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Los Angeles / Oceanside approves 8-story high-density project. Almost no one is happy about it

Oceanside approves 8-story high-density project. Almost no one is happy about it

OCEANSIDE — A downtown eight-story building with 115 studio apartments topped by 64 hotel rooms received the go-ahead this week from the Oceanside City Council, but almost nobody was happy about it.

The council voted 3-2 for the Seagaze Drive project, which included eight waivers of city standards for things such as building setbacks, parking spaces, landscaping and building height. Mayor Esther Sanchez and Councilmember Kori Jensen voted against it.

Still, as with other high-density projects across San Diego County, a majority of the council said state laws make it difficult for the city to oppose residential construction designed to address the statewide housing shortage. The laws encourage what’s called “transit-oriented development” with taller, more dense buildings and less parking allowed in places with easy access to public transportation.

“I do have issues with this project,” said Councilmember Peter Weiss, added that he would rather see six stories instead of eight.

The hotel rooms will provide “the only real benefit to the city,” Weiss said, because the guests will provide room tax revenue and patronize local businesses.

Sanchez raised concerns about traffic and parking, and especially a waiver that allows narrower parking spaces near the support columns in the building’s garage. She said she has damaged her car at least three times trying to park in such situations.

Tight space in the garage will force more vehicles onto the streets, where they will add to traffic congestion and the competition for street parking, she said.

“It’s time for us to say no to this,” Sanchez said.

Councilmember Ryan Keim said the mayor was being “disingenuous” and accused her of political posturing to appease voters opposed to the project, when there’s little the city can do to stop the development.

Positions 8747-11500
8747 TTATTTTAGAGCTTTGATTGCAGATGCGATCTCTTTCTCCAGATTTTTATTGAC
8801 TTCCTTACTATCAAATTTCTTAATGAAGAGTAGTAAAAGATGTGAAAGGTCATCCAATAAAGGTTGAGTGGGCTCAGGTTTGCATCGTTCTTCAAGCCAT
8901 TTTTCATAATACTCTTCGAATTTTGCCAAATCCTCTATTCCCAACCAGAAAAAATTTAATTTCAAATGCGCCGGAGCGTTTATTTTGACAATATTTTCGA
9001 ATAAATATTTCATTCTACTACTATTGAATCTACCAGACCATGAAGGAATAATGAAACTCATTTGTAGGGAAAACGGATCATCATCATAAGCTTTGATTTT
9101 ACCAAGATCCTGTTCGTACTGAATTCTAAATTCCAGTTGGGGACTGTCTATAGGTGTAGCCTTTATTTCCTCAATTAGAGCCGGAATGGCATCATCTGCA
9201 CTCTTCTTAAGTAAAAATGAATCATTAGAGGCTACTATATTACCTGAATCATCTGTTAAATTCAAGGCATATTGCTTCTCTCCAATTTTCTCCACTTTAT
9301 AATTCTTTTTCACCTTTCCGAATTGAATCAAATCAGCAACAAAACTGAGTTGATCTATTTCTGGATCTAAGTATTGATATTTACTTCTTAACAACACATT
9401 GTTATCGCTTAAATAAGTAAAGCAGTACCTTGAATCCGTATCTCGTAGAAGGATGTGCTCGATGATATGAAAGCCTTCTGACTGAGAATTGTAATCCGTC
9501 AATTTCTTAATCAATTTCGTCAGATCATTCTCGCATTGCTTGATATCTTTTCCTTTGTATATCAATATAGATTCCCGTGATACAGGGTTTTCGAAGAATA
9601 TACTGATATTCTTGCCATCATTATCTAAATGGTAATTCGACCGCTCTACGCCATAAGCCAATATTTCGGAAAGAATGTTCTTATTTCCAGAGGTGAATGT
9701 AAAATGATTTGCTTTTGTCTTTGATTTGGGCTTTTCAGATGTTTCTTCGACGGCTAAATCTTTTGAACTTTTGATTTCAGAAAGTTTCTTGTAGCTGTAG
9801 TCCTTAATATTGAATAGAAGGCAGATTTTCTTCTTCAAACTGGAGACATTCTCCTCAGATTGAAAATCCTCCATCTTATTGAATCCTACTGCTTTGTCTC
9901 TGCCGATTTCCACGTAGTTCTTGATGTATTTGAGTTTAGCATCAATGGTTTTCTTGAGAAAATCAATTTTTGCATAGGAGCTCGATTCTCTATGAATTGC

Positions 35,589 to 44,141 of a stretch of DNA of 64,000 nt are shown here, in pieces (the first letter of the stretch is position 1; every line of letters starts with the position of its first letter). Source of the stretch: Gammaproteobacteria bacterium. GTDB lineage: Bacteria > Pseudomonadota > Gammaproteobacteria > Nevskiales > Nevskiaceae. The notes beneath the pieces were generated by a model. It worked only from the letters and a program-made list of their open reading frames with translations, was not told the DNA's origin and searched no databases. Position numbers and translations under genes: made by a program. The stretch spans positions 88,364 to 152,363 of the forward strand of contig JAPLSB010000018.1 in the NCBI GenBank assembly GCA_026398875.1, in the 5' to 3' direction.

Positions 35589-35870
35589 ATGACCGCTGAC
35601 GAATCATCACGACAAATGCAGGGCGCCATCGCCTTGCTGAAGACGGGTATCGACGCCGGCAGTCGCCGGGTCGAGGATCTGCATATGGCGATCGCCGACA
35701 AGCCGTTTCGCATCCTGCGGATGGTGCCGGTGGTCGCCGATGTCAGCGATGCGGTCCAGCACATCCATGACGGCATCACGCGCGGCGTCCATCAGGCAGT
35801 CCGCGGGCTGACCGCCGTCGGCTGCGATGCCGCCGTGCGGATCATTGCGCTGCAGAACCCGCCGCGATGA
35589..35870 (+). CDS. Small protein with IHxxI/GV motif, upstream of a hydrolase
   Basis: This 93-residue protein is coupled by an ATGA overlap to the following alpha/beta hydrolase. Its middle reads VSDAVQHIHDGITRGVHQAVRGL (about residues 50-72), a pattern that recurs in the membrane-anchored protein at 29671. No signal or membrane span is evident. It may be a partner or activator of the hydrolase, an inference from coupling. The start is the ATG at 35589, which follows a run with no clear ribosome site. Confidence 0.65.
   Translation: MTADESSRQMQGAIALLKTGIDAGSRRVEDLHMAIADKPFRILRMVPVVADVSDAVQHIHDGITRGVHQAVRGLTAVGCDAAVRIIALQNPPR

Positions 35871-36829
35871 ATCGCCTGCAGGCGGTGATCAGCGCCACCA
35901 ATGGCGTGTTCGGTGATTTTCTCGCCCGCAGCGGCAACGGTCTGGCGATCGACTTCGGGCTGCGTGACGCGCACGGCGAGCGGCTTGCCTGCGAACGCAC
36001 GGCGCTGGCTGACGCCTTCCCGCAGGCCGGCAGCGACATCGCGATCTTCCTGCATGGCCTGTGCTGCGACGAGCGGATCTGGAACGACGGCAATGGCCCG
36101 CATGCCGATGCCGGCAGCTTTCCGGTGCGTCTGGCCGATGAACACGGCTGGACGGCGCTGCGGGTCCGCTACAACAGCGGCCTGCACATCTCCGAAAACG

It would be difficult for the city to go to court and say it denied the project “because the mayor bangs her door in tight spaces,” Keim said.

“I have serious concerns with the project,” he said. “We are just very limited as to what we can do.

”The building site is 1/3-acre, gated parking lot has been unused for years at the corner of Seagaze Drive and Nevada Street.

Each apartment will be about 300 square feet, with 103 of the units to be rented at market rates and 12 reserved for low-income occupants. The top two floors will be the hotel, and its lobby, the building’s leasing offices and a small café will be on the ground level. The building also includes five levels of parking, partially underground, with 153 spaces.

Apartments will rent for $1,800 to $2,000 a month, which is $300 to $500 less that comparable apartments in the area, said developer Bryan Elsey of Manhattan, Kansas, in a presentation to the City Council.

“There’s just a huge demand for housing here,” Elsey said. “We want to be a part of that.

”The project is designed to be affordable to working people like registered nurses and even Camp Pendleton Marines, Elsey said. Residents will be able to walk to nearby jobs, restaurants and attractions.

“Density in the right places is a good thing,” Elsey said. “Downtown Oceanside, where we have transit, is the right place.”

Several longtime Oceanside residents said the project was too tall, too dense, and would not fit in.

“It sets a precedent that grossly distorts the downtown skyline,” said Lisa Hamilton, a member of the Oceanside Coastal Neighborhood Association. “We ask that the project stay with six stories.”

Project representative Dan Niebaum of the Carlsbad-based Lightfoot Planning Group said there are already a number of six-and seven-story buildings downtown, including some older residential buildings and the new resort hotels near the pier. Most of them are almost as tall as the proposed 90-foot tall Seagaze building.“

There is a strong precedent for buildings of this height and scale,” Niebaum said.

Short-term rentals will be prohibited in the apartments at the request of the city Planning Commission, which recommended approval of the project on a 5-2 vote in December.

Also at the commission’s request, city staffers took a closer look at the alley access to the building’s parking garage. They determined the access was similar to that of other buildings in the area and would be satisfactory.

Phil Diehl

Phil Diehl

The San Diego Union - Tribune